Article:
Bearcats flew with the French and Thai air forces in the early 1950's. The F8F-1 illustrated at the top of the page carries the insignia of the French Armee de l'Air Groupe de Chassse 9, which flew out of Tan Son Nhut air base, outside of Saigon. The French units GC 1/8, GM 2/8, GC 2/9 'Auvergne,' GM 2/9, and GC 1/21 'Saintagne' used the Bearcat in a fighter-bomber role against the Viet Minh. Some were dispatched to Dienbienphu, where they were destroyed.

As of July, 2002, eleven airworthy Bearcats, eight display aircraft, and twelve restorations/wrecks remain. The famous Warbird group, the Confederate Air Force, has an airworthy example. The Museum of Naval Aviation in Pensacola has an excellent F8F on display.

At Grumman's Long Island plant, snce 1995, a team of retirees has been restoring an F8F-1 used by the Royal Thai Air Force. Ironically, the worst damage to the plane occurred when it was disassembled in Thailand for shipment back to the U.S. With some replacements and some repairs, engineers determined that the aircraft could be made flyable. The P&W R-2800 radial engine was largely intact and was sent to Minneapolis for overhaul. The Aeroproducts propeller was also in good shape. But the landing gear, the canopy glass, and the fuel system all need extensive work or replacement.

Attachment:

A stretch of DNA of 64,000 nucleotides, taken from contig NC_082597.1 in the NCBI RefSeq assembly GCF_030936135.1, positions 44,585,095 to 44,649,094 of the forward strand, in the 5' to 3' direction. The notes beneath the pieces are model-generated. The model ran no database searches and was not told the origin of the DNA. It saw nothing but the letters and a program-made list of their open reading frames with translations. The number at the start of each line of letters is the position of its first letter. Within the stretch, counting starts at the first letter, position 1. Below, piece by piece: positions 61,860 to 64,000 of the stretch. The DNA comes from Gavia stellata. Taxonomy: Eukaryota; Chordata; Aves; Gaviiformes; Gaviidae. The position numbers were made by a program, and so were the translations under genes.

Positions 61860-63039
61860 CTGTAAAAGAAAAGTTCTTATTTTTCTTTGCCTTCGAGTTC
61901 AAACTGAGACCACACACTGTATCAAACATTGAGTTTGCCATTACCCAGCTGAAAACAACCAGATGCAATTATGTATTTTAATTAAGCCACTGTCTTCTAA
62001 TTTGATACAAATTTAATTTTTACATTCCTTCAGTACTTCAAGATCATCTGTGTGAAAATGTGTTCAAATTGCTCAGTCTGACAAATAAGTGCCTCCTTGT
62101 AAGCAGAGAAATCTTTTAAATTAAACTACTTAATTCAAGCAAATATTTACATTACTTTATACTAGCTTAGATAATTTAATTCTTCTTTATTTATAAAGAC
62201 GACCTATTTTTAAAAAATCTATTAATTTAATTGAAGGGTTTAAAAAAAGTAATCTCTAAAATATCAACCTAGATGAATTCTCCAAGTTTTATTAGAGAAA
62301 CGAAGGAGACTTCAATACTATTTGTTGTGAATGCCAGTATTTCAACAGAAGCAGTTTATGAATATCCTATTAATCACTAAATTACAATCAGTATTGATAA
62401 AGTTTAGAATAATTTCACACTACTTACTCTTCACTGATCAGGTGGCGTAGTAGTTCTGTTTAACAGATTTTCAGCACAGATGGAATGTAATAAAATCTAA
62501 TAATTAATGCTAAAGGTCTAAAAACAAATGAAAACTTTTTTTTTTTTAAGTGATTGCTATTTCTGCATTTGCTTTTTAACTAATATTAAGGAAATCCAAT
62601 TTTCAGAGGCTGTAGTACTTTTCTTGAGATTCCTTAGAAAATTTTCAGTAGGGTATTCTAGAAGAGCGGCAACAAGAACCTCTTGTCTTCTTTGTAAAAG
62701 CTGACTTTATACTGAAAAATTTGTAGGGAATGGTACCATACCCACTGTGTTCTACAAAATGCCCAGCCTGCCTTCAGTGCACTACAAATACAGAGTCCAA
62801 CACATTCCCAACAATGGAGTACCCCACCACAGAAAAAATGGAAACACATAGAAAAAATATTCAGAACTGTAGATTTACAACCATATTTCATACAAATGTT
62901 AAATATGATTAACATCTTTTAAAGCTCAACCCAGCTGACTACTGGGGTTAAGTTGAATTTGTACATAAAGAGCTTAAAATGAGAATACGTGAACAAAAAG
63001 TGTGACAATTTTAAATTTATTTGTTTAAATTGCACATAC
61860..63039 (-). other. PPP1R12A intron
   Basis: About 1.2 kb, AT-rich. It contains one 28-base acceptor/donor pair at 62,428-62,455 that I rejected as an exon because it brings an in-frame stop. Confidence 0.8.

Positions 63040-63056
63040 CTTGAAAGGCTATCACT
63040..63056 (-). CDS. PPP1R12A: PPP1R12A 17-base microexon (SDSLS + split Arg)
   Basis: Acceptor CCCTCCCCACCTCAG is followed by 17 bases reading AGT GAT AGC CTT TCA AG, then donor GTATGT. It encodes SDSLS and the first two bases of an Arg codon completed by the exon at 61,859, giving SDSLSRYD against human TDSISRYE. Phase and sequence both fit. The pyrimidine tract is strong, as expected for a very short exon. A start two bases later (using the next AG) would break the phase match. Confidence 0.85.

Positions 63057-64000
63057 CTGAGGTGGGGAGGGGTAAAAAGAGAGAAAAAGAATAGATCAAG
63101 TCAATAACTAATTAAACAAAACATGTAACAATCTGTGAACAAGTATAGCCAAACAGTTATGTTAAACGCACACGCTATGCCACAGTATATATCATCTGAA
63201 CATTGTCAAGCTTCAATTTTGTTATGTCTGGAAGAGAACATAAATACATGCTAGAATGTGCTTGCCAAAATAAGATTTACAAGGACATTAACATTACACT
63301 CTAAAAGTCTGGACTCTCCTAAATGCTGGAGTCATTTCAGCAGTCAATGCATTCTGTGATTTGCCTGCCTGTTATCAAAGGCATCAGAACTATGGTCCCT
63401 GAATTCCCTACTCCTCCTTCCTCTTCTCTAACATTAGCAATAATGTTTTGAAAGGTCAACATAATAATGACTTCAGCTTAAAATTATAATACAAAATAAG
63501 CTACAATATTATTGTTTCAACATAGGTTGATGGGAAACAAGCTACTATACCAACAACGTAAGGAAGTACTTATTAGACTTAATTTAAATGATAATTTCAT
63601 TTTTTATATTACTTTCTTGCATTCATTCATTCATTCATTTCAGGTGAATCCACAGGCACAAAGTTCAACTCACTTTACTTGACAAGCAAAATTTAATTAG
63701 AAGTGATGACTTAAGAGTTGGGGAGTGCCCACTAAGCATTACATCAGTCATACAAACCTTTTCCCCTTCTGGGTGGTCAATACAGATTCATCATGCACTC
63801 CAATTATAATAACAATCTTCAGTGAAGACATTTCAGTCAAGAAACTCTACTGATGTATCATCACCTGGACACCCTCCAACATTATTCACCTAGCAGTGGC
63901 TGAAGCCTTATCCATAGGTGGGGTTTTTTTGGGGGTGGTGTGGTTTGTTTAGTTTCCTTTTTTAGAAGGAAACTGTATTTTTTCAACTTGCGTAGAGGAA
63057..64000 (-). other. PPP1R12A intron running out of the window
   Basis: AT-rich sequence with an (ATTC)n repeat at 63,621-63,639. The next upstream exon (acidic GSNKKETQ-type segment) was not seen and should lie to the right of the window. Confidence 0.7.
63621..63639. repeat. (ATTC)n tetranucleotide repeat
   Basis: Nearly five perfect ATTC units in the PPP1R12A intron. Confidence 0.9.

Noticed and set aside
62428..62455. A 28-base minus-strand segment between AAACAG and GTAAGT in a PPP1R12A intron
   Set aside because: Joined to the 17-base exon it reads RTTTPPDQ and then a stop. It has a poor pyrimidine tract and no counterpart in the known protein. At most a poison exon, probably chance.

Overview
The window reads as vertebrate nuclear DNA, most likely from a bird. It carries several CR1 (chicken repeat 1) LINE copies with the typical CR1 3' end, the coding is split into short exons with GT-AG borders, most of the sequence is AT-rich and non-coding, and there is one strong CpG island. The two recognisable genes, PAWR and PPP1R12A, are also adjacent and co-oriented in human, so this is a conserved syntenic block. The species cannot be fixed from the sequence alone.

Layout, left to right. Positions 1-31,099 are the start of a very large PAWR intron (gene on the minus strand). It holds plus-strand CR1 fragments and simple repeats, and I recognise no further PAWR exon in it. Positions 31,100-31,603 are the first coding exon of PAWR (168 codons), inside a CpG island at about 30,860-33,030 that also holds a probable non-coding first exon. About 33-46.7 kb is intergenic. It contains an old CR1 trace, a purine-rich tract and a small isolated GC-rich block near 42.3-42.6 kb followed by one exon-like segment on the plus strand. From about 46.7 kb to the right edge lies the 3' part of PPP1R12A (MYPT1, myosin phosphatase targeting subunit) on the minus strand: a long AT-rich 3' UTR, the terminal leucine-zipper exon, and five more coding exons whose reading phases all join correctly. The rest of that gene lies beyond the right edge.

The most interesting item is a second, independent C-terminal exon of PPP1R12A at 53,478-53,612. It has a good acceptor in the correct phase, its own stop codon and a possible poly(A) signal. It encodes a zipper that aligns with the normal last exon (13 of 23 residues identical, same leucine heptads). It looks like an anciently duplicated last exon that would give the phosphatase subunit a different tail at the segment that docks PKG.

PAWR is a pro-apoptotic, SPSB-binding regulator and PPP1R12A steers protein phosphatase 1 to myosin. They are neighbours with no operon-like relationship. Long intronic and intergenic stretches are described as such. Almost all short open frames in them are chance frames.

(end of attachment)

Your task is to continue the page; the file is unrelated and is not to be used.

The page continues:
The airframe, exposed to the weather for years and damaged in disassembly, can be restored, but not to original condition and strength. The restored aircraft's flying performance will be limited to speeds and maneuvers that will only impose eighty percent of the stress originally designed.

By the last half of the Second World War, most new US fighter designs were much heavier and more complex than earlier fighters. When planning a replacement for their successful F6F Hellcat carrier fighter, however, Grumman chose to built as lightweight a design as possible around the most reliable large radial engine. The result was the F8F Bearcat, which was often called a "hot rod" by its pilots for its fantastic acceleration and climbing ability.